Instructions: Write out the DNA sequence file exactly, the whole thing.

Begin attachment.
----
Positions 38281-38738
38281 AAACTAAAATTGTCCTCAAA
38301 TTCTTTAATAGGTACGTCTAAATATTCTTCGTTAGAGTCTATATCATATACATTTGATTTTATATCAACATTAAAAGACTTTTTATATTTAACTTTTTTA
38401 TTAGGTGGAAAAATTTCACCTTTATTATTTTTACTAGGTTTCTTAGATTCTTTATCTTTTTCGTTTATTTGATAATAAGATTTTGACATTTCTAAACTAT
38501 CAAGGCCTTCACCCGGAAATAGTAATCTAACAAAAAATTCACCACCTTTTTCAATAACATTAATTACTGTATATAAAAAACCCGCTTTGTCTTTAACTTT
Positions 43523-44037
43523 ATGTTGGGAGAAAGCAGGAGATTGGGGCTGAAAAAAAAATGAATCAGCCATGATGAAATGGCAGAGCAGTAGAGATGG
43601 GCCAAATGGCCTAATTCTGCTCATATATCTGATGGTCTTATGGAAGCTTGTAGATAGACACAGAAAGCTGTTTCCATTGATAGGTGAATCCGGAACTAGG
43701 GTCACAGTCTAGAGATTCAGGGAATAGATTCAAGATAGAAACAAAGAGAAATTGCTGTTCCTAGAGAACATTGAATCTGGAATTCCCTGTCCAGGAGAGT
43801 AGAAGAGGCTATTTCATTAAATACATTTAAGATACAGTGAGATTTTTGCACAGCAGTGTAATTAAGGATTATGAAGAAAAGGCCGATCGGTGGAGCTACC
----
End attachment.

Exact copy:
Positions 38281-38738
38281 AAACTAAAATTGTCCTCAAA
38301 TTCTTTAATAGGTACGTCTAAATATTCTTCGTTAGAGTCTATATCATATACATTTGATTTTATATCAACATTAAAAGACTTTTTATATTTAACTTTTTTA
38401 TTAGGTGGAAAAATTTCACCTTTATTATTTTTACTAGGTTTCTTAGATTCTTTATCTTTTTCGTTTATTTGATAATAAGATTTTGACATTTCTAAACTAT
38501 CAAGGCCTTCACCCGGAAATAGTAATCTAACAAAAAATTCACCACCTTTTTCAATAACATTAATTACTGTATATAAAAAACCCGCTTTGTCTTTAACTTT
Positions 43523-44037
43523 ATGTTGGGAGAAAGCAGGAGATTGGGGCTGAAAAAAAAATGAATCAGCCATGATGAAATGGCAGAGCAGTAGAGATGG
43601 GCCAAATGGCCTAATTCTGCTCATATATCTGATGGTCTTATGGAAGCTTGTAGATAGACACAGAAAGCTGTTTCCATTGATAGGTGAATCCGGAACTAGG
43701 GTCACAGTCTAGAGATTCAGGGAATAGATTCAAGATAGAAACAAAGAGAAATTGCTGTTCCTAGAGAACATTGAATCTGGAATTCCCTGTCCAGGAGAGT
43801 AGAAGAGGCTATTTCATTAAATACATTTAAGATACAGTGAGATTTTTGCACAGCAGTGTAATTAAGGATTATGAAGAAAAGGCCGATCGGTGGAGCTACC